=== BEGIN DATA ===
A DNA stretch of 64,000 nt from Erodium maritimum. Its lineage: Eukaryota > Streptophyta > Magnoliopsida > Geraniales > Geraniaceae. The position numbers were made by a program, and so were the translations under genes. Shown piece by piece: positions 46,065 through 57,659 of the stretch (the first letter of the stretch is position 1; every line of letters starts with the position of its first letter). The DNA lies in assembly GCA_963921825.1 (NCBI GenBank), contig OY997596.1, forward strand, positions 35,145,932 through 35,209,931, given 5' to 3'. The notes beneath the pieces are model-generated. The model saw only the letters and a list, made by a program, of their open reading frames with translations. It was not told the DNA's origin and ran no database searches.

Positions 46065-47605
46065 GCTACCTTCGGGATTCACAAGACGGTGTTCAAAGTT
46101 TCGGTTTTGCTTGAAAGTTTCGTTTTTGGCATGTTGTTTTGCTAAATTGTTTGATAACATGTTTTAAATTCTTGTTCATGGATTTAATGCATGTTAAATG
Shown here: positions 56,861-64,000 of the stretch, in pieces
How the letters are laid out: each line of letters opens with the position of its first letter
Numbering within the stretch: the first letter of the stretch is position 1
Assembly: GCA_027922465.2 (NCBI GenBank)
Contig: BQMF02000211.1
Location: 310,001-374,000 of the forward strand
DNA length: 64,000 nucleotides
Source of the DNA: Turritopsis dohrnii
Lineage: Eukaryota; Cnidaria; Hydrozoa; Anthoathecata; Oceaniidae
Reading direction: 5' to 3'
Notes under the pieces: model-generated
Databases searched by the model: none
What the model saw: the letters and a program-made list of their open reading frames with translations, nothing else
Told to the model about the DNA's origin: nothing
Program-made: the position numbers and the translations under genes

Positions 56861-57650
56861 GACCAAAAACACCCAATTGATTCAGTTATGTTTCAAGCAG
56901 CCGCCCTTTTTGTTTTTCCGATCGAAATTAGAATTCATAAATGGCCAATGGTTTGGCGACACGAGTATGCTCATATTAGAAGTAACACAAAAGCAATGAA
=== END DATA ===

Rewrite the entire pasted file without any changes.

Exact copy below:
A DNA stretch of 64,000 nt from Erodium maritimum. Its lineage: Eukaryota > Streptophyta > Magnoliopsida > Geraniales > Geraniaceae. The position numbers were made by a program, and so were the translations under genes. Shown piece by piece: positions 46,065 through 57,659 of the stretch (the first letter of the stretch is position 1; every line of letters starts with the position of its first letter). The DNA lies in assembly GCA_963921825.1 (NCBI GenBank), contig OY997596.1, forward strand, positions 35,145,932 through 35,209,931, given 5' to 3'. The notes beneath the pieces are model-generated. The model saw only the letters and a list, made by a program, of their open reading frames with translations. It was not told the DNA's origin and ran no database searches.

Positions 46065-47605
46065 GCTACCTTCGGGATTCACAAGACGGTGTTCAAAGTT
46101 TCGGTTTTGCTTGAAAGTTTCGTTTTTGGCATGTTGTTTTGCTAAATTGTTTGATAACATGTTTTAAATTCTTGTTCATGGATTTAATGCATGTTAAATG
Shown here: positions 56,861-64,000 of the stretch, in pieces
How the letters are laid out: each line of letters opens with the position of its first letter
Numbering within the stretch: the first letter of the stretch is position 1
Assembly: GCA_027922465.2 (NCBI GenBank)
Contig: BQMF02000211.1
Location: 310,001-374,000 of the forward strand
DNA length: 64,000 nucleotides
Source of the DNA: Turritopsis dohrnii
Lineage: Eukaryota; Cnidaria; Hydrozoa; Anthoathecata; Oceaniidae
Reading direction: 5' to 3'
Notes under the pieces: model-generated
Databases searched by the model: none
What the model saw: the letters and a program-made list of their open reading frames with translations, nothing else
Told to the model about the DNA's origin: nothing
Program-made: the position numbers and the translations under genes

Positions 56861-57650
56861 GACCAAAAACACCCAATTGATTCAGTTATGTTTCAAGCAG
56901 CCGCCCTTTTTGTTTTTCCGATCGAAATTAGAATTCATAAATGGCCAATGGTTTGGCGACACGAGTATGCTCATATTAGAAGTAACACAAAAGCAATGAA